One of the most conspicuous hurdles to improvement of the economy is poor infrastructure, which in the case of Dar es Salaam has been a hindrance to efficient flow of traffic.
Dar’s traffic jams are well documented for their effect on work in factories and offices and deliveries of goods and services.
A survey conducted by the Confederation of Tanzania Industries (CTI) in 2010 established that traffic jams eat up to 20 per cent of annual profits of most businesses.
In the same vein, the Chief Executive officer of the Dar es Salaam Rapid Transit (Dart) project, Cosmas Takule, has in the past been quoted saying businesses and other institutions in Dar es Salaam city incur about 4bn/- in losses every day due to persistent traffic jams.
The loss is mainly incurred through decreased productivity as workers and entrepreneurs report late at work or miss appointments, fuel wastage, and late delivery of merchandise.
Schoolchildren have also been victims, finding themselves trapped in jams, well after class time.
Unlike in the past when the problem was seen as mainly of narrow roads, experts are now talking of the need to look closely at urban planning, especially when traffic jams are moving to other major urban centres.
This means that despite the many forums which have been looking into the problem, focusing mainly on Dar es Salaam, we are yet to dent the problem and that if anything it is spreading out.
That is why we view with suspicion any meeting regarding the problem, wondering whether it has anything new to offer in solving the problem.
This is not to belittle the efforts being made by the stakeholders. We know only too well and appreciate that while the experts have proposed solutions, one of the major hurdles to implementation has been scarcity of resources.
Besides the Dart project, whose implementation has begun, we are aware of the proposed fly-overs and the widening of some of the roads to name but a few of the proposed solutions.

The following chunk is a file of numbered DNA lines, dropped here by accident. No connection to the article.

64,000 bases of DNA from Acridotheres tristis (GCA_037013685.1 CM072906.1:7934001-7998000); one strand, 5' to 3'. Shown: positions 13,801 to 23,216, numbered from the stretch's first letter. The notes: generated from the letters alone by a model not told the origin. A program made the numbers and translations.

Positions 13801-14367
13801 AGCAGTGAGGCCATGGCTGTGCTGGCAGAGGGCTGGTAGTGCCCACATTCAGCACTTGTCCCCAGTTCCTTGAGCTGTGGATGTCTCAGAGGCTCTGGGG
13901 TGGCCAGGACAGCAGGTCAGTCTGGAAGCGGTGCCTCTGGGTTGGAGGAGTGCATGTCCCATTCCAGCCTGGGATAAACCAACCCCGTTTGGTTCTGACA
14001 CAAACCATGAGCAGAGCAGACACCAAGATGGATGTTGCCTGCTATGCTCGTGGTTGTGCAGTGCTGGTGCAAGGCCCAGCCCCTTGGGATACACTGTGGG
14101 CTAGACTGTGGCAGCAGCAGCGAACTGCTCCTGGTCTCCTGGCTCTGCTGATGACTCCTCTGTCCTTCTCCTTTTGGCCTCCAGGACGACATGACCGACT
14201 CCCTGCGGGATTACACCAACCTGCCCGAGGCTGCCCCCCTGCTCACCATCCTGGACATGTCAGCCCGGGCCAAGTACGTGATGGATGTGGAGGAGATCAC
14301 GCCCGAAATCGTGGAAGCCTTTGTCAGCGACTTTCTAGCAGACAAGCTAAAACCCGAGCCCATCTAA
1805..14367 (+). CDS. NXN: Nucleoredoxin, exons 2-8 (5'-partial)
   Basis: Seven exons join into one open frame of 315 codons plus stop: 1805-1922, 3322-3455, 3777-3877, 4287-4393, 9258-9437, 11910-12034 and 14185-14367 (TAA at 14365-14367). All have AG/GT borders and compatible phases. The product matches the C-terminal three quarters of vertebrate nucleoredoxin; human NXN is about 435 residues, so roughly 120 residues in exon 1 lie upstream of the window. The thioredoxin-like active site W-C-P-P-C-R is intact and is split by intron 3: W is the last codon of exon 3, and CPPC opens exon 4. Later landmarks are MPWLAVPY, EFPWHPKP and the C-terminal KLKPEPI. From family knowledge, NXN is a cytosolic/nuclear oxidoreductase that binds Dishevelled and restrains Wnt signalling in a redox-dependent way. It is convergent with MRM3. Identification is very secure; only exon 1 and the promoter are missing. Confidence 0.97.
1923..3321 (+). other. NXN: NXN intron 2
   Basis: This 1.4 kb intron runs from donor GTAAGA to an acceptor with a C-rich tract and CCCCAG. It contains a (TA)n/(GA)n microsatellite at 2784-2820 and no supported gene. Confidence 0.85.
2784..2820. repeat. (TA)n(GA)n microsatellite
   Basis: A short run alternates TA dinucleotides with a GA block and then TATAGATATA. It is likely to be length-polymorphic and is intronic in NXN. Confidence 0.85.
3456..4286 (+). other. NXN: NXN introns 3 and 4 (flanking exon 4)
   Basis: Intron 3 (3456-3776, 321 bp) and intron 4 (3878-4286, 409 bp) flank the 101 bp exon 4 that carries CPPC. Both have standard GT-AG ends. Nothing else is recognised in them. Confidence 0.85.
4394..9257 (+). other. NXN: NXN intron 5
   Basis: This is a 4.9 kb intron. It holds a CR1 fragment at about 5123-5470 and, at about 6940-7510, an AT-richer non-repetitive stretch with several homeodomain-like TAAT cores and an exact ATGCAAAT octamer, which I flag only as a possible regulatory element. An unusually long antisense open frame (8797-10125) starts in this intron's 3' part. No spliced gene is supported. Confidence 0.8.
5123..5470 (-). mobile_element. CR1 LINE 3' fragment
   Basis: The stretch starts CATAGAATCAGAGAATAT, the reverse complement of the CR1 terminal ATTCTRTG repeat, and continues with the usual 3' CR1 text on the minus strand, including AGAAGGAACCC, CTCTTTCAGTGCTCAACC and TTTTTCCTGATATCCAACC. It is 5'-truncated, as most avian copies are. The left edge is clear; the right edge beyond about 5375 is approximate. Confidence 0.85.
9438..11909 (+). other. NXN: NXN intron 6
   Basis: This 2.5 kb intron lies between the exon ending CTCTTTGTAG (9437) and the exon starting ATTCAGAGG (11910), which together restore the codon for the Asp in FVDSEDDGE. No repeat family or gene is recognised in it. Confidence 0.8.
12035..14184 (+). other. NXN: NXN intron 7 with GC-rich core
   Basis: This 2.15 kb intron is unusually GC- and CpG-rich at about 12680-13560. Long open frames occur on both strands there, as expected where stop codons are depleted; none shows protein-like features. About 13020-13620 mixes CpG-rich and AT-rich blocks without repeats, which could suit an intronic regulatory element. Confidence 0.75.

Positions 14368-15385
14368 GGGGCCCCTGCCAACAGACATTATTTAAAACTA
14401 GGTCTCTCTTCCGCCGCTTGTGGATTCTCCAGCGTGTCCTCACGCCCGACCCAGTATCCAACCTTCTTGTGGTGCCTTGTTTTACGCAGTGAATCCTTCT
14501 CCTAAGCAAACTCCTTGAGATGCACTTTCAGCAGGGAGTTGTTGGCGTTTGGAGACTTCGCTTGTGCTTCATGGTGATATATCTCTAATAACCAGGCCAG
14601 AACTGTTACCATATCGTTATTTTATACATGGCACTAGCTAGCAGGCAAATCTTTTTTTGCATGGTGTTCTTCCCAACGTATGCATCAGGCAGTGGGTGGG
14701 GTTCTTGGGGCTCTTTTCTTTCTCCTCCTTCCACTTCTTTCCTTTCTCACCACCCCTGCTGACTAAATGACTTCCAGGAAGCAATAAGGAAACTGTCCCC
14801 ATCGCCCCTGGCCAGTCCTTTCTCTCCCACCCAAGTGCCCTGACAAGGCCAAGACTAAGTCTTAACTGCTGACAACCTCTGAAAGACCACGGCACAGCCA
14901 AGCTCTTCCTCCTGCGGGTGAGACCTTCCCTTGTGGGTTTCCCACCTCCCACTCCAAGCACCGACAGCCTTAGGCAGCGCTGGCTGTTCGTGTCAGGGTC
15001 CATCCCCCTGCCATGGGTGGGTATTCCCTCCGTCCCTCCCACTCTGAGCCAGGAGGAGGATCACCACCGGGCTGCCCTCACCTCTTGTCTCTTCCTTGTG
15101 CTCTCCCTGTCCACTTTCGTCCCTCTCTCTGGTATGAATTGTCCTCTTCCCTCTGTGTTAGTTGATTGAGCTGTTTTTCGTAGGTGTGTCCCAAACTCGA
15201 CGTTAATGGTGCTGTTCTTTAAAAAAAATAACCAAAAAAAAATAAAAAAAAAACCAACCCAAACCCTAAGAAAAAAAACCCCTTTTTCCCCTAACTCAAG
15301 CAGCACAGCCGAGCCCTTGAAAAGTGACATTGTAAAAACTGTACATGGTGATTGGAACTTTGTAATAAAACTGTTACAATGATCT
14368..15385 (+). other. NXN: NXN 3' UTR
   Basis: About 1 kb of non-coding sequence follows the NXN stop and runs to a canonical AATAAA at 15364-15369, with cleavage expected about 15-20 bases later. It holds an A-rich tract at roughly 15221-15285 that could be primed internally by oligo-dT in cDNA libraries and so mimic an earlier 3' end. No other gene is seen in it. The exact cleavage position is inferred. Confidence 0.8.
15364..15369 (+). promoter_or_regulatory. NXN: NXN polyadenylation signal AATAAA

But there is an element that has in the past not figured prominently in many of the forums, namely the role of the urban planners.
They are now being challenged to ensure that they build infrastructures which would eliminate traffic congestion so as to save the income eaten up by traffic jams.
One of the stakeholders rightly goes further to urge them to make sure that they put up organised infrastructures that would ensure the problem of congestion is solved once and for all.
He is calling for better urban planning, noting among other problems the concentration of major commercial and government services in city centres and the poor conditions of feeder roads.
We know how true this is. The problem of haphazard building, defying set plans, is surely one of the factors which has brought Dar es Salaam City to where it is today, groaning under debilitating jams.
While challenging the planners, we should not forget to tell the administrators to respect and enforce the set plans, instead of letting people tamper with them, putting up structure wherever they like with impunity.
Without discipline, we cannot expect to beat the traffic jams.